Valverde opens the door to 2022 as resurgence continues with Flèche Wallonne podium

MUR DE HUY BELGIUM APRIL 21 Alejandro Valverde Belmonte of Spain and Movistar Team on arrival during the 85th La Fleche Wallonne 2021 Men Elite a 1936km race from Charleroi to Mur de Huy 204m FlecheWallonne on April 21 2021 in Mur de Huy Belgium Photo by Luc ClaessenGetty Images
(Image credit: Getty Images Sport)

Alejandro Valverde’ (opens in new tab)s see-sawing retirement plans could be about to shoot back to a 2022 finish after the Spaniard’s resurgence continued with a seventh podium finish at La Flèche Wallonne

After a difficult 2020 campaign, Valverde seemed to dismiss any notion of extending his career beyond his current contract into 2022. However, he has never quite closed the door completely and nudged it ajar atop the Mur de Huy on Wednesday.

This spring had been billed as the 40-year-old’s last Classics campaign but, 15 years on from the first of his five wins at a Flèche Wallonne, that’s not looking so certain anymore.

“I don’t know if that was my last Flèche Wallonne or if I’ll carry on another year,” Valverde said.

“Last year, I was saying no, but this year I’ve got great feelings again, so it’s not clear if I’ll stop or carry on.”

After a winless 2020, Valverde has found his way again this season. He started out quietly but then placed fourth overall at the Volta a Catalunya and seventh at Itzulia Basque Country, either side of a win at the one-day GP Indurain, where he went clear on a steep late climb similar to the Mur de Huy.

Fifth place at Amstel Gold Race preceded La Flèche Wallonne, which he won for the first time in 2006 and then four years in a row from 2014 to 2017. Few would have predicted it at the start of the year but it is perhaps a measure of how good Valverde is feeling that he was disappointed to be back on the podium.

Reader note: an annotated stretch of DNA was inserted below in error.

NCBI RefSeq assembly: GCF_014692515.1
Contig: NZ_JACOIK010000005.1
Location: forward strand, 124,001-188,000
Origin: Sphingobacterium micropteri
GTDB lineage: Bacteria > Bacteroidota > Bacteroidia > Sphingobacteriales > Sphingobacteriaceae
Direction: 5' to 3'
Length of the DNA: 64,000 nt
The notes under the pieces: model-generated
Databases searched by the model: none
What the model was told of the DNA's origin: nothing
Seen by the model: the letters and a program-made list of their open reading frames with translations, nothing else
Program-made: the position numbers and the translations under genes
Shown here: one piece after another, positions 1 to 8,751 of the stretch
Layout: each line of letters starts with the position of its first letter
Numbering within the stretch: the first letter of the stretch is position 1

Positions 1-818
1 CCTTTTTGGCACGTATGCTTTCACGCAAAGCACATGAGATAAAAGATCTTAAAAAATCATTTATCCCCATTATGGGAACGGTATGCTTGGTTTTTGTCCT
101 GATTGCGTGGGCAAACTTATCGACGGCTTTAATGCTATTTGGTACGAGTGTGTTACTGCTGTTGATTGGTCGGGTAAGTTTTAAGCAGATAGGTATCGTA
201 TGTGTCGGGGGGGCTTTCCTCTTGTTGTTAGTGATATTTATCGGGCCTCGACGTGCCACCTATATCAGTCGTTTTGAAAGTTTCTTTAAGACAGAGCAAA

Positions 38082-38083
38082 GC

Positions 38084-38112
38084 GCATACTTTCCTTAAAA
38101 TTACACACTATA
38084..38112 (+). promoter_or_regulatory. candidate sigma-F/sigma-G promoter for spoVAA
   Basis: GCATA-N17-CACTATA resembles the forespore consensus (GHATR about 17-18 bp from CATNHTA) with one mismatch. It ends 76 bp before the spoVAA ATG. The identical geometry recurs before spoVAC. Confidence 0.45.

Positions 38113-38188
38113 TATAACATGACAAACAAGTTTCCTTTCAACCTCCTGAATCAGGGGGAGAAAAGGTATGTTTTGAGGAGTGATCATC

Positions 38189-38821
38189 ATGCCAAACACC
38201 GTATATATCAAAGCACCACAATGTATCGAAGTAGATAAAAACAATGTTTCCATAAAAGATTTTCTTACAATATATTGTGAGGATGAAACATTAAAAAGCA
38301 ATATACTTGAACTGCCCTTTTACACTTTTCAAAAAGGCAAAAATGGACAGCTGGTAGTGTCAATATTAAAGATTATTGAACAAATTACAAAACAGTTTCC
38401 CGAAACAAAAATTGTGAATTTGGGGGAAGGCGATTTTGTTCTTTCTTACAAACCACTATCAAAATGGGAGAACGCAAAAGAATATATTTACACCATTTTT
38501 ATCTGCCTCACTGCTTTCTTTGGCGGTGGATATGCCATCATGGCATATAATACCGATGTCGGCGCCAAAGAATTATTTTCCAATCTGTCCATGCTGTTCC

“I was swamped by a lot of riders and it was quite dangerous, so I started the climb very badly positioned,” said a rueful Valverde, without admitting that he moved up on the footpath alongside the road. 

“I knew I had to be up there in a good position but that wasn’t possible. In the end I had to work my way up here and there and made a big effort to do so. I was third, and I’m happy, but I think I had the legs to be a bit further up at the end."

Valverde was on Alaphilippe’s wheel by the time Primož Roglič launched an early attack 350 metres from the top. Although he initially went with the world champion, riding away from the likes of Tom Pidcock, he couldn’t hold the pace and had to settle for third a few seconds back.

“They [Alaphilippe and Roglič] are both very strong and I have to congratulate them, but for sure the big effort I had to make to get back up to them in the first place was what I was lacking in the end,” he said.

Valverde will now turn his attention to Liège-Bastogne-Liège on Sunday, when he'll be celebrating his 41st birthday. With age seemingly not catching up with him after all, a fifth title at La Doyenne is far from out of the question.

"This gives me great motivation," he said. 

"I know I'm in good shape and now Liège is a different race. It's not so much about positioning, it's about your form, and form is clearly something I have."

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